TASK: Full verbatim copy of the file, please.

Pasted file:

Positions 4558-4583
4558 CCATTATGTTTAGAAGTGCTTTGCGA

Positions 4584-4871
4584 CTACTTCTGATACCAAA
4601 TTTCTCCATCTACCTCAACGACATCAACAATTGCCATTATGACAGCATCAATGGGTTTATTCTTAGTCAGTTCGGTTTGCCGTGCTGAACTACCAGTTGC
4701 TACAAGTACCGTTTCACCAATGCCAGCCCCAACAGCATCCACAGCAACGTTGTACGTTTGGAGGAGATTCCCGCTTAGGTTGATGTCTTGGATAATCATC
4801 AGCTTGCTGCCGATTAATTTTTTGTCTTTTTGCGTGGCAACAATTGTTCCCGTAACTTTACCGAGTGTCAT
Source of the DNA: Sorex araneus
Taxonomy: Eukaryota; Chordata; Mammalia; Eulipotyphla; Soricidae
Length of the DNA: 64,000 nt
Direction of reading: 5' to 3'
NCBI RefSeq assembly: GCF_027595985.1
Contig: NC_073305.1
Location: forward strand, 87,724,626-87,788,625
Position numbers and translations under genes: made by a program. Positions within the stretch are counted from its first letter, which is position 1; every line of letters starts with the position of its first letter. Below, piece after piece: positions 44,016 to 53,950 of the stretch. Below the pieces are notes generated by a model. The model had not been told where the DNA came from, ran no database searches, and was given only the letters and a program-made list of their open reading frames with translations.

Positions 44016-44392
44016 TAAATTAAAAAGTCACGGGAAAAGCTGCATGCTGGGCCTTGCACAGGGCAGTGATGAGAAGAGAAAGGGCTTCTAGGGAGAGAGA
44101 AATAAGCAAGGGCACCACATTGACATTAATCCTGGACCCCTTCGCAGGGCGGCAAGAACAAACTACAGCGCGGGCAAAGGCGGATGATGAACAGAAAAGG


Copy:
Positions 4558-4583
4558 CCATTATGTTTAGAAGTGCTTTGCGA

Positions 4584-4871
4584 CTACTTCTGATACCAAA
4601 TTTCTCCATCTACCTCAACGACATCAACAATTGCCATTATGACAGCATCAATGGGTTTATTCTTAGTCAGTTCGGTTTGCCGTGCTGAACTACCAGTTGC
4701 TACAAGTACCGTTTCACCAATGCCAGCCCCAACAGCATCCACAGCAACGTTGTACGTTTGGAGGAGATTCCCGCTTAGGTTGATGTCTTGGATAATCATC
4801 AGCTTGCTGCCGATTAATTTTTTGTCTTTTTGCGTGGCAACAATTGTTCCCGTAACTTTACCGAGTGTCAT
Source of the DNA: Sorex araneus
Taxonomy: Eukaryota; Chordata; Mammalia; Eulipotyphla; Soricidae
Length of the DNA: 64,000 nt
Direction of reading: 5' to 3'
NCBI RefSeq assembly: GCF_027595985.1
Contig: NC_073305.1
Location: forward strand, 87,724,626-87,788,625
Position numbers and translations under genes: made by a program. Positions within the stretch are counted from its first letter, which is position 1; every line of letters starts with the position of its first letter. Below, piece after piece: positions 44,016 to 53,950 of the stretch. Below the pieces are notes generated by a model. The model had not been told where the DNA came from, ran no database searches, and was given only the letters and a program-made list of their open reading frames with translations.

Positions 44016-44392
44016 TAAATTAAAAAGTCACGGGAAAAGCTGCATGCTGGGCCTTGCACAGGGCAGTGATGAGAAGAGAAAGGGCTTCTAGGGAGAGAGA
44101 AATAAGCAAGGGCACCACATTGACATTAATCCTGGACCCCTTCGCAGGGCGGCAAGAACAAACTACAGCGCGGGCAAAGGCGGATGATGAACAGAAAAGG